Tuesday’s race for Miami-Dade County Mayor ended on odd terms.
Even though Mayor Carlos Gimenez won by a significant margin, his challenger refused to concede.
Mayor Gimenez’s campaign spent hours at the Doubletree hotel near the airport waiting for his opponent to throw in the towel-- but that never happened.
Gimenez was leading in his reelection race by almost 25 percentage points all night and it was looking like the election was going to be called early for Gimenez, but challenger Joe Martinez told his supporters at the 94th Aerosquadron "this ain't over."
Hear Matt Laslo's radio story about how Grover Norquist's Taxpayer Protection Pledge has a hold on the GOP.
WASHINGTON - Grover Norquist may not be a household name. He’s never been elected to public office, just some conservative boards like the National Rifle Association and others.
But Norquist is viewed as a powerhouse in Washington. He’s gotten 238 House members and 41 senators to sign his pledge saying they’ll never raise taxes – that includes virtually every single Republican member of Congress from Florida.
Only 13 Republicans in Congress have refused to sign his Taxpayer Protection Pledge.
Throughout every election cycle, it’s fair to say that there’s more nail-biting in Palm Beach County than in any voting district in the country. For nearly 12 years, a reputation for botched elections has clung to the county like a hanging chad.
Next Tuesday's primary will be the first election since redistricting under anti-gerrymandering rules changed all of the political maps. The process made, changed or destroyed some political careers in the Florida Legislature, and not every one is sure the redistricting process accomplished its goals.
As Republican U.S. Representative Allen West is hoping to be elected in a new district, two candidates from way over on the other side of the aisle are each hoping to fill the congressional seat he leaves behind.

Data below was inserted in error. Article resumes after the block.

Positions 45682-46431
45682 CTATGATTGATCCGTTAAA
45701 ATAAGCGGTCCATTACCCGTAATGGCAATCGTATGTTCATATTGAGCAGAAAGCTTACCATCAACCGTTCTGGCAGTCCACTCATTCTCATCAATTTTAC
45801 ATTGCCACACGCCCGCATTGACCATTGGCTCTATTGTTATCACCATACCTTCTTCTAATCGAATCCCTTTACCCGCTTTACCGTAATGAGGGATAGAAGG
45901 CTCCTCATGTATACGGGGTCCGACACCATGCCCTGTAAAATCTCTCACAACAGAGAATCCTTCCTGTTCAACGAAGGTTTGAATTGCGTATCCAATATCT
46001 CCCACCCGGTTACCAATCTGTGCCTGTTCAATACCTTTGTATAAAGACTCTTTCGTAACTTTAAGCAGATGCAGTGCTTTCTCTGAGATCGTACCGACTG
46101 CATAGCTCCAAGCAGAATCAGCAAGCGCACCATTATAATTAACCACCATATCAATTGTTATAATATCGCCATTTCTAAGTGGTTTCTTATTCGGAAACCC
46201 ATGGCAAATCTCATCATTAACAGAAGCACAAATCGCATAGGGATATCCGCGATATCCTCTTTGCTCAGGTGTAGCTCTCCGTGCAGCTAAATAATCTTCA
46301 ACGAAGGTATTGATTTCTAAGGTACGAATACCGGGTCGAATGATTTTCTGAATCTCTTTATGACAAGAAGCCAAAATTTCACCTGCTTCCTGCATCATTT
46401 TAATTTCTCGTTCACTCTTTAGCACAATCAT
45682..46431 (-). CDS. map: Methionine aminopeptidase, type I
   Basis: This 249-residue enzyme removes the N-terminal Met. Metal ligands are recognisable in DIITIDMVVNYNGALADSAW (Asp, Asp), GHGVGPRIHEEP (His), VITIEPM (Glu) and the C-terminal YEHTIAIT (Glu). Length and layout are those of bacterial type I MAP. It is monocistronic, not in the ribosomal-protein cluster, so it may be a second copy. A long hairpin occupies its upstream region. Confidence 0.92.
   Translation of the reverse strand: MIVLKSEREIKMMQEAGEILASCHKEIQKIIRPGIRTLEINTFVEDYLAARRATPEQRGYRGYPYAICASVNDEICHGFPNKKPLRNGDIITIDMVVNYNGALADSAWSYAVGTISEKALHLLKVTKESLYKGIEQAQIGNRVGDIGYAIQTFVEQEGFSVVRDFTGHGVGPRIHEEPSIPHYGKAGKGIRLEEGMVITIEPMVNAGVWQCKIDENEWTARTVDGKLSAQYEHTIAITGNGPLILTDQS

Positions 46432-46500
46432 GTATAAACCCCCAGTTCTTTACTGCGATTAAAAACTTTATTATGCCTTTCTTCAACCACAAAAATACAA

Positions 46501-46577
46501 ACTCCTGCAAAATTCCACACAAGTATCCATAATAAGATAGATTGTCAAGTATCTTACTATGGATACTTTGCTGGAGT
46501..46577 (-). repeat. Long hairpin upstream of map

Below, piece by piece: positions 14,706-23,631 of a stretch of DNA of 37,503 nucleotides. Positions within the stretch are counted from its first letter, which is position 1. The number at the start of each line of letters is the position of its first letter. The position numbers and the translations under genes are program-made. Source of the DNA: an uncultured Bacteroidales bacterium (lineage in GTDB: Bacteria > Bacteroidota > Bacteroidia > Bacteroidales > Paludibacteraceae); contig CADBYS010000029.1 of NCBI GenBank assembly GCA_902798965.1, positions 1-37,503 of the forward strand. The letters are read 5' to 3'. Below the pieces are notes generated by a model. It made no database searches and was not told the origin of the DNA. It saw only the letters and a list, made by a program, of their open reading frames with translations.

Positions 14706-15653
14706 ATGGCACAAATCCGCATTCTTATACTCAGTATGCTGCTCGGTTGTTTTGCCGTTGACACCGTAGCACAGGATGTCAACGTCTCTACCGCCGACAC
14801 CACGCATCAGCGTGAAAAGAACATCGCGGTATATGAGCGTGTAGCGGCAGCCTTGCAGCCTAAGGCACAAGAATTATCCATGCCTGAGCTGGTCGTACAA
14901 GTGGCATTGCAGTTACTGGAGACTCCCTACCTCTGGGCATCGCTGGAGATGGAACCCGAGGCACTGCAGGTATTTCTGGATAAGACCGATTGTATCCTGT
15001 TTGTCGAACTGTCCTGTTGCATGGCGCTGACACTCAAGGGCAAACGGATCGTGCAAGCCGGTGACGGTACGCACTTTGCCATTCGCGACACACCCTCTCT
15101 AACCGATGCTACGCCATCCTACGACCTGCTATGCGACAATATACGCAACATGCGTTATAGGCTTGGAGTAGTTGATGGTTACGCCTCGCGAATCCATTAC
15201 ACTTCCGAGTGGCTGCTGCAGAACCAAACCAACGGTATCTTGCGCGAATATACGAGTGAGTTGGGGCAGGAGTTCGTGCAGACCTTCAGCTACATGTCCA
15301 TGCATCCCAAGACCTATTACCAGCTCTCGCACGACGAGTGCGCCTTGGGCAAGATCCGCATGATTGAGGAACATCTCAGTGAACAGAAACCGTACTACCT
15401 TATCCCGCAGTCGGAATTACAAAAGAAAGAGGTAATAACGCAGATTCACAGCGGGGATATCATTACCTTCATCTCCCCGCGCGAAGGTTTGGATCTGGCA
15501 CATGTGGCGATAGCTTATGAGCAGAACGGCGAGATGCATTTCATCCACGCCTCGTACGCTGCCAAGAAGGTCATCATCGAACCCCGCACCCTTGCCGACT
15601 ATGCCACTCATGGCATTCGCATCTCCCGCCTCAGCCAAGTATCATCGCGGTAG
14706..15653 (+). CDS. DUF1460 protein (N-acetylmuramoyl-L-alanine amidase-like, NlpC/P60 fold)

On a bright Saturday morning in a southeast Pompano Beach neighborhood, Broward County Commissioner Kristin Jacobs -- all legs and sunglasses in a short green skirt and sleeveless blue t-shirt -- zips by at the controls of a two-wheeled Segway.
Luc Cohen's story on the Moise/Wilson race for the 24th District seat.
The upcoming Democratic primary for Florida’s 24th Congressional District pits relative political newcomer Dr. Rudolph Moise against longtime politician and current 17th Congressional District Rep. Frederica Wilson.
The 24th District – new, from the 2012 redistricting – stretches from downtown Miami through Overtown and Little Haiti all the way to Miramar. It’s roughly the same stretch that Wilson currently represents as the 17th District.
When the Venezuelan Consulate in Miami was shut down in January of this year, Venezuelan nationals in the region were left stranded, with no chance to participate in the democratic process.
Then came the reality of the logistical nightmare- 19,542 citizens registered in Miami (which are Venezuelans living in the states of Florida, Georgia, North Carolina, and South Carolina) would have to mobilize and vote in New Orleans for the upcoming October elections.
The murder of Trayvon Martin turned a spotlight on Florida's law that authorizes the use of deadly force in self-defense. The law has been widely cited as the reason why shooter George Zimmerman has not been arrested.
Marion Hammer helped craft the law. She’s the powerful lobbyist for the National Rifle Association in Florida. She’s also a grandmother who stands all of 4-feet-11-inches tall.
Last year, Florida legislators passed a bill privatizing the state’s Medicaid program, moving recipients into managed care plans – a model patterned on a pilot program that’s been running in five counties since 2006.
The statewide change still needs federal approval – and for one family already living in a pilot county, it’s a troubling prospect.
Reporter Kenny Malone explains the findings of the State Integrity Investigation to host Phil Latzman.
This story originally appeared in The Miami Herald on March 19, 2012.
The first time Florida Sen. Chris Smith, a Fort Lauderdale Democrat, ran for office, he was just three years out of law school - a 28-year-old who still believed in the power of his lucky navy blue suit. As Smith puts it, he was a "nobody" from Broward County.
And yet, "these people would just show up" as he campaigned around the district. They were lobbyists. "[They'd] pat me on the back and say, 'Hey, I want to support you, ' and then give me a bunch of checks and say: 'Now remember me.' "
TALLAHASSEE-- At the midpoint of the legislative session, an organization of domestic violence opponents drove hopefully to the state capital from Miami for the first committee hearing on a bill they were supporting. The legislation would allow domestic violence victims who are being stalked at work to quit their jobs and still qualify for unemployment.